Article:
National Guard Relief Workers Giving More Than Just Their Time
Posted September 23, 1999
ROCKY MOUNT — Rescue workers are the unsung heroes of Hurricane Floyd. Many are not just giving of their time to help flood victims, they are also giving up a paycheck.
Many members of the North Carolina National Guard expect to leave their families and civilian lives behind when they are activated. But our full-time military is downsizing, and the reserves are being called on to fill the gap.
Eleven hundred National Guard soldiers are helping the flood relief effort in the Rocky Mount area. They are handing out water and ice to people who desperately need it.
It is rewarding work, but it can be a financial hardship for soldiers like Spc. Jeff Fields. While he is on Guard duty, he is not getting a paycheck from his civilian job as a mechanic.
"I lose probably $300 a week. I generally work five days a week, but now we're all working seven days a week here," says Fields.
These soldiers are not sure when they will see their families again either. They could be on hurricane duty for 30 days or longer.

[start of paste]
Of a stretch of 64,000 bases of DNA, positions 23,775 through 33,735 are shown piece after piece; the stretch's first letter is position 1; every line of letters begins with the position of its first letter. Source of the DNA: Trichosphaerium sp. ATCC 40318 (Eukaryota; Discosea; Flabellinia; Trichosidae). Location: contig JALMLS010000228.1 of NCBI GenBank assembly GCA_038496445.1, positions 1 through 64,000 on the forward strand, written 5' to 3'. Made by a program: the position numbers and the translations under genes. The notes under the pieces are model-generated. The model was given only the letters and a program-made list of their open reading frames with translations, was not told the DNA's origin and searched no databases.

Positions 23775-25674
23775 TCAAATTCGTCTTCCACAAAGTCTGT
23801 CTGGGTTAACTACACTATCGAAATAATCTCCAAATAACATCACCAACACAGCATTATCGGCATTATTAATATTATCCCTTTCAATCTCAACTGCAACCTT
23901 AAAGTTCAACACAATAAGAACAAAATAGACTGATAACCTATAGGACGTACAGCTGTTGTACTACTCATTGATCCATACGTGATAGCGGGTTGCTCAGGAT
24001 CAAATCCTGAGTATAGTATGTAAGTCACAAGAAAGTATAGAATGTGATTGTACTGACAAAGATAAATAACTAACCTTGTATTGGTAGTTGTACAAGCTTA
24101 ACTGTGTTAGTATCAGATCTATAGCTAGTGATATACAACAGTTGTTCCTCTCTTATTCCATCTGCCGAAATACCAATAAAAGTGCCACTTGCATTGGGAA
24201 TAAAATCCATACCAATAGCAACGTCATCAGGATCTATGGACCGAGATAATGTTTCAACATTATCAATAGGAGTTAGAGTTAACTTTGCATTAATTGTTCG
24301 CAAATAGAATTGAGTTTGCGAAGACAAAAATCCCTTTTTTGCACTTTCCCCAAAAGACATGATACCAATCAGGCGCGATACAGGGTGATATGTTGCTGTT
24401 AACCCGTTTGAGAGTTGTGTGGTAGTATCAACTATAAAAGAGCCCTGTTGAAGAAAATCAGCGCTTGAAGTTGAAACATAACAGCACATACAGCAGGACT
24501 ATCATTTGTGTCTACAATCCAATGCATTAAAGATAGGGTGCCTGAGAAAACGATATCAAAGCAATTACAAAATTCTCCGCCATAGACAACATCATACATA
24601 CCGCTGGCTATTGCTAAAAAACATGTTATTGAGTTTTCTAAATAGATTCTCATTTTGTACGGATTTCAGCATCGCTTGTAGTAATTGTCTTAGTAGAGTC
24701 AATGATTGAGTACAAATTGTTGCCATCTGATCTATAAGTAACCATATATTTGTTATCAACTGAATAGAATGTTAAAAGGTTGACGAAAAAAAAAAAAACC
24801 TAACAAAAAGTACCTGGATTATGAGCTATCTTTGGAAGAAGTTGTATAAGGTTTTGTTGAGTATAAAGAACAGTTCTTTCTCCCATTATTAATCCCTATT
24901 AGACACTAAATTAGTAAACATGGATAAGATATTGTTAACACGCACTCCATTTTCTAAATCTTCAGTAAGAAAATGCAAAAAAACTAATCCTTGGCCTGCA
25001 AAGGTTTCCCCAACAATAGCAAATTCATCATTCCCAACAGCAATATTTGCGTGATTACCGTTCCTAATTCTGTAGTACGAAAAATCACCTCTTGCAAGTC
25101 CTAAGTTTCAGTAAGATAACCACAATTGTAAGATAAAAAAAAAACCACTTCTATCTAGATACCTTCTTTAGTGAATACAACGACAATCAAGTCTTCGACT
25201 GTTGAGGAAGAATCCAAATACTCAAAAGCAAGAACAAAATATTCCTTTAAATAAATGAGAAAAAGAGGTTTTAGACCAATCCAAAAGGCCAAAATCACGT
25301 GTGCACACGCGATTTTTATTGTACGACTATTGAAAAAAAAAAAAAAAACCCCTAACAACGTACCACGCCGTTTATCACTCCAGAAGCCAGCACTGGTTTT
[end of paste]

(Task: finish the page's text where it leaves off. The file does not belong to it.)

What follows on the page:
Staff Sgt. Bill Lynch has been in the National Guard for 14 years. He says it never gets easier to leave his family behind in Pittsboro.
"You look at the military side of it, I'm excited. This is what we do. And then you look at it as a father and a husband, and you think maybe it's time to hang it up, maybe this is the last one," he says.
That is a choice National Guardsmen will have to confront more often, as they are called up for duty at home and abroad.
"The reserves are getting called up more on duty for state and national missions, for national security missions, because of the downsizing of the active component forces," says Major James Holloway.
Reserve soldiers are serving close to home and around the world. In the past year, some North Carolina Guardsmen returned from the Persian Gulf, others were sent to the Balkans.
Four thousand soldiers, or one-fourth of the state's reserve force, were activated for hurricane duty.